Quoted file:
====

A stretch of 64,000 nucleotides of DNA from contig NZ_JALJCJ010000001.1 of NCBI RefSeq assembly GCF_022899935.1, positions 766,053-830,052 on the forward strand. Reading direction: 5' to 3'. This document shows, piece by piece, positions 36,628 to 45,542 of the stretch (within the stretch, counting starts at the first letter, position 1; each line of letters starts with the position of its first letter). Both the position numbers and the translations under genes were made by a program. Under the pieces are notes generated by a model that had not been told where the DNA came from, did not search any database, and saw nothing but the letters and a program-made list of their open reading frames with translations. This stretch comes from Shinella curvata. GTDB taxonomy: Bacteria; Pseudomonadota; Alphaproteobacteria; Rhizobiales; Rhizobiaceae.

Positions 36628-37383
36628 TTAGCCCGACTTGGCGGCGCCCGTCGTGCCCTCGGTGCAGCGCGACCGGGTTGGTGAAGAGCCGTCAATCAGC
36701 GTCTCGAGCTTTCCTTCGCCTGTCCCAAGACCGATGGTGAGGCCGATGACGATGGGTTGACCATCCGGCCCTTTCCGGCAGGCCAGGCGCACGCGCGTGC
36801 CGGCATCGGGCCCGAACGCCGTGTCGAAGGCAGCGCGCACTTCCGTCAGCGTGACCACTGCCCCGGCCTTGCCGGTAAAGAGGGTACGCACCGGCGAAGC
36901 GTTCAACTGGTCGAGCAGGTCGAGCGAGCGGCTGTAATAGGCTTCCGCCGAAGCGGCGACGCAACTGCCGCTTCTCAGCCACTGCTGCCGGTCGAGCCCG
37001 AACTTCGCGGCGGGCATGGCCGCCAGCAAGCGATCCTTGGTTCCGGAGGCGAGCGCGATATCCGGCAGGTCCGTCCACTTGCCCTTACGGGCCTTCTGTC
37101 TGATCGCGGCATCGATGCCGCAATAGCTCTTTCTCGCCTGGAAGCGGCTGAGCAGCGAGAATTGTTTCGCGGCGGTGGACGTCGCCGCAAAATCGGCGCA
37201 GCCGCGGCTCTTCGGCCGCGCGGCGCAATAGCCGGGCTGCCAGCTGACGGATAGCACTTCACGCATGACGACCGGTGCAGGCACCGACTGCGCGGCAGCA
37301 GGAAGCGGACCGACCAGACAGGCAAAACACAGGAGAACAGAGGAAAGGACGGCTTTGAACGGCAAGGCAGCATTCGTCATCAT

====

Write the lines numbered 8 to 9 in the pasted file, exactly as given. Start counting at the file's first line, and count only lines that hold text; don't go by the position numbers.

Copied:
37101 TGATCGCGGCATCGATGCCGCAATAGCTCTTTCTCGCCTGGAAGCGGCTGAGCAGCGAGAATTGTTTCGCGGCGGTGGACGTCGCCGCAAAATCGGCGCA
37201 GCCGCGGCTCTTCGGCCGCGCGGCGCAATAGCCGGGCTGCCAGCTGACGGATAGCACTTCACGCATGACGACCGGTGCAGGCACCGACTGCGCGGCAGCA